Pour into an ungreased glass dish about 9 inches square. Chill until set about 2 hours. Cut into small squares and pour into a large bowl. Add the mandarin oranges, syrup and all. Chill and serve in individual bowls.

apple snow

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The heat wave finally broke with the rain this week. Still, I’ve been looking for cold desserts like this apple snow. Most North Americans might say this is a dessert to be enjoyed in the fall, but to my mind, it’s a dessert for any season. It’s light, tart, and just sweet with a refreshing hint of  apple.

Apple Snow (adapted from the Telegraph)
Prep time: 30 minutes
Chill time: 1-2 hours

9 small apples, peeled, cored, and chopped coarsely
75g superfine or caster sugar
Zest and juice of one lemon
2 egg whites
250ml whipping cream

Place apples in a saucepan with 40g of the sugar, the zest and juice of the lemon. Cover and simmer on low heat 10 minutes, stirring frequently, until the apples begin to soften. Transfer apples to a food processor and process until smooth. Cool to room temperature.

In a mixing bowl, make a meringue by whisking the eggs and the remaining 35g sugar until stiff and glossy. In another bowl, whisk the cream until soft peaks form. Fold the meringue and the whipped cream into the cooled apples. Chill and serve.

Serving suggestions: Canned fruits, chilled and drained, such as long-an and rambutan or fruit cocktail and mandarin orange segments; and wafer cookies. In the fall, substitute ginger cookies to add a little heat and spice.

arborio rice pudding with rambutan and toasted almonds

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I had half a cup of arborio rice left over. Not enough to make a risotto but enough to make rice pudding. Arborio rice cooks up quickly and has a delicious al dente quality that makes this dish appealing.  I like to serve this with mandarin oranges but the season is passed, so I used tinned rambutan instead. This dessert is cool and lightly sweet, with a toasty crunchy slightly bitter flavor from the almonds, perfect for another hot summer night.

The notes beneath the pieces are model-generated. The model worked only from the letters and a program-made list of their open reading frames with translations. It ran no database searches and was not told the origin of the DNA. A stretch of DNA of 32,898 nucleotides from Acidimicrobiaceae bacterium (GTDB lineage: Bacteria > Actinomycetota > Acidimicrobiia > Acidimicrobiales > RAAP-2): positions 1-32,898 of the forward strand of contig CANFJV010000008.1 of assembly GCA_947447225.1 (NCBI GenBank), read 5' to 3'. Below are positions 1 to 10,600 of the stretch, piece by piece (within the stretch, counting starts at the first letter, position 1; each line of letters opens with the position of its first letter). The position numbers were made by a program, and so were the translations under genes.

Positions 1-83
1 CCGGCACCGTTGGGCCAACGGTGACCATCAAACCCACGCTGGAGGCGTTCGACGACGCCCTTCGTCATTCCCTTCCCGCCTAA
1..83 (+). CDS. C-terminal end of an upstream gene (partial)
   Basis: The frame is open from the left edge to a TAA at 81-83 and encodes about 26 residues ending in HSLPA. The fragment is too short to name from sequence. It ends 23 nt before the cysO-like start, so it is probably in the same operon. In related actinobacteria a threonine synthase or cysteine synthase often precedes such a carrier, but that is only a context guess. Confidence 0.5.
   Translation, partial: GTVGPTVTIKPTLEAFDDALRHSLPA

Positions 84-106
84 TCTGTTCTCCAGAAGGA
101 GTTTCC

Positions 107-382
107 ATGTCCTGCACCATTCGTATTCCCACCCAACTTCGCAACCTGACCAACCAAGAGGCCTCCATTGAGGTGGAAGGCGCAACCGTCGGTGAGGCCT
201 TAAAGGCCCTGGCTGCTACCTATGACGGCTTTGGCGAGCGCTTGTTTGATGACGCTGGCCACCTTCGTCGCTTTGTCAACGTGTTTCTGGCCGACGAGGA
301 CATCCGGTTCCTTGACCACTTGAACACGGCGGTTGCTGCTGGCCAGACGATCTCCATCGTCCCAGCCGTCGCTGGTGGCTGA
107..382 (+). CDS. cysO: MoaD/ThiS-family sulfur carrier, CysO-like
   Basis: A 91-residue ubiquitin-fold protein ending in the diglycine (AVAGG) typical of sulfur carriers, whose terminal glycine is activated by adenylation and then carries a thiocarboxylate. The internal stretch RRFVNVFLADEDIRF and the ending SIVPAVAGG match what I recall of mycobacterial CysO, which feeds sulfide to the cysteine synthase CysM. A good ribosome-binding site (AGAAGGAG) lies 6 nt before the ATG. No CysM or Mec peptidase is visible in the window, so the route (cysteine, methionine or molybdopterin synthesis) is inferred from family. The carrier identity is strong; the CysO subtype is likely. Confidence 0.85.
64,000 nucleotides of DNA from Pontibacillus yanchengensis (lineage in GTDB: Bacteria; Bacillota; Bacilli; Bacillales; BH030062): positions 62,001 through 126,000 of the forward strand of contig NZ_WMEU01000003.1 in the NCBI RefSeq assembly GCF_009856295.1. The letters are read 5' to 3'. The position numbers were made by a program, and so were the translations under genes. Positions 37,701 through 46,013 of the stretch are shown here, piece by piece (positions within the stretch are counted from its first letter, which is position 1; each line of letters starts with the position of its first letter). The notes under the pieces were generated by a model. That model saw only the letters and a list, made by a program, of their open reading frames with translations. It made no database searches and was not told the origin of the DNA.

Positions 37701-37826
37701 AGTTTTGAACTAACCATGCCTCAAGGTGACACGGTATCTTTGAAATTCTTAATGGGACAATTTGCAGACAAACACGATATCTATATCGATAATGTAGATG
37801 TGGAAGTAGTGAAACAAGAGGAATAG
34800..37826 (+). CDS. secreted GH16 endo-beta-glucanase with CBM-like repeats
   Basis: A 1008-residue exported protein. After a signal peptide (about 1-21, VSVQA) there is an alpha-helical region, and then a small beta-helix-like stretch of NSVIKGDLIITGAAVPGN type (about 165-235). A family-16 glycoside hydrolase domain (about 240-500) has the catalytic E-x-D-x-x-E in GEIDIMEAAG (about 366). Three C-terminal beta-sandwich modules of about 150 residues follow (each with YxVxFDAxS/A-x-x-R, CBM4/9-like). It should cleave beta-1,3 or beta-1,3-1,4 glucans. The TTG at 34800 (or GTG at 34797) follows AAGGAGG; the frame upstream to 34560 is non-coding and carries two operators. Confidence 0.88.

Arborio Rice Pudding (adapted from Food Network)
Prep time: 15 minutes
Cooking time: 35 minutes
Cooling time: 10-20 minutes
Refrigerating time: about 1 hour to cool and set

Yield: 4-6 servings

1 cup water
1/2 tablespoon butter
pinch of salt
1/2 cup Arborio rice
2 cups whole milk
4 tablespoons sugar
1 teaspoon vanilla
couple dashes of cinnamon for sprinkling

In a medium saucepan, heat water, butter and salt until it boils. Add the rice and bring it to a boil again. Reduce heat to the lowest setting. Shake the pan occasionally and cook until the water is absorbed, 10-15 minutes. The rice will be almost al dente.

In another saucepan, bring milk, sugar and vanilla to a boil. Add the cooked rice and simmer over medium-low heat until rice absorbs most of the milk. The mixture will start to look thick and silky, about 15-20 minutes.

Transfer pudding to individual serving dishes and cool to room temperature. Refrigerate until cold and set. Sprinkle a dash of cinnamon on top. Serve with cold fruit like rambutan or mandarin oranges. For convenience’s sake, I used tinned rambutan in syrup. Put a spoonful or two of the syrup on top of the rice and fruit. Sprinkle toasted sliced almonds overall.